It’s relatively quiet, relatively light and relatively well-powered. With the small price tag, you can’t beat this generator.
Best Generator for Home Backup
If you are looking to power your entire house, the Generac 5735 GP17500E is the perfect model for you. This generator has 16 different circuits and a 16 gallon fuel tank.
This generator is huge at 390 pounds, but if you live in an area that has regular power outages and you need your house to have power, this is the perfect backup for you. It’s hard to damage and offers a two-year warranty that most users do not ever have to use.
Best Portable Gas Generator
– Heavy Duty
If you need a lot of power, the Westinghouse WGen 7500 Portable Generator with Remote Electric Start is the best option for your money. This generator offers 7500 running watts, making it incredibly useful for large loads.
It is EPA, CARB and CSA compliant, which means that you can basically use this generator anywhere without any issue.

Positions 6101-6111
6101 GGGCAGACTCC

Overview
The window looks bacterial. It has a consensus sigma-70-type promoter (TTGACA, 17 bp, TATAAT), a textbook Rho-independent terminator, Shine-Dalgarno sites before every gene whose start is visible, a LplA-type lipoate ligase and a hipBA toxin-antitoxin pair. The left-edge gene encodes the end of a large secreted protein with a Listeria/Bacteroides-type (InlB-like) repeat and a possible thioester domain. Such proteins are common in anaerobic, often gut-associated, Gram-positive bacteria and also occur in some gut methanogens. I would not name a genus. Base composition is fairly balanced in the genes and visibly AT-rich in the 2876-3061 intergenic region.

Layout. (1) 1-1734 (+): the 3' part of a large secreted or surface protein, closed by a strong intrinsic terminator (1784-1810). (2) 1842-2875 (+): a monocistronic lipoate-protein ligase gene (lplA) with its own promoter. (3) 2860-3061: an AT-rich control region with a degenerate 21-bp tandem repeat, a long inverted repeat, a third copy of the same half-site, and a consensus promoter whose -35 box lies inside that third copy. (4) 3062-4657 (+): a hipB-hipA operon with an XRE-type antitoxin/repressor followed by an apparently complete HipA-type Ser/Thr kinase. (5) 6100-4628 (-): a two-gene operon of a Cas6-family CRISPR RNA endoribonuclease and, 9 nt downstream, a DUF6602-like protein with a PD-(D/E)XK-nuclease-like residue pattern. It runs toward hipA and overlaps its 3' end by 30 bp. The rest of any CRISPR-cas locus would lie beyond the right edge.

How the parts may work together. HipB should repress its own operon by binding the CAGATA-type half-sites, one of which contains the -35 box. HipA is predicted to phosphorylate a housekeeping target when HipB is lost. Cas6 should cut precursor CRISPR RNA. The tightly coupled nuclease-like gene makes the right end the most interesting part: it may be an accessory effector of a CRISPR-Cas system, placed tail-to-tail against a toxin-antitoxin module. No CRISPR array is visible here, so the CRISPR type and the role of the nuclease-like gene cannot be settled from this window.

– Light Duty
If you are less worried about having a ton of power, and just want something that will work to power the essentials, the Honda EU2200i is a great choice.
It’s low on noise, it’s light and it’s got pretty good fuel efficiency. However, the brand name comes with a price.
Best 10,000 Watt Portable Generator
If you need a generator that will power nearly everything in your home, the DuroMax XP12000EH Dual Fuel Generator is the way to go – as long as you don’t live in California.
This can run off of gasoline or propane, making it very easy to find fuel, no matter where you are. DuroMax isn’t well known for having high quality customer service, however, so keep that in mind.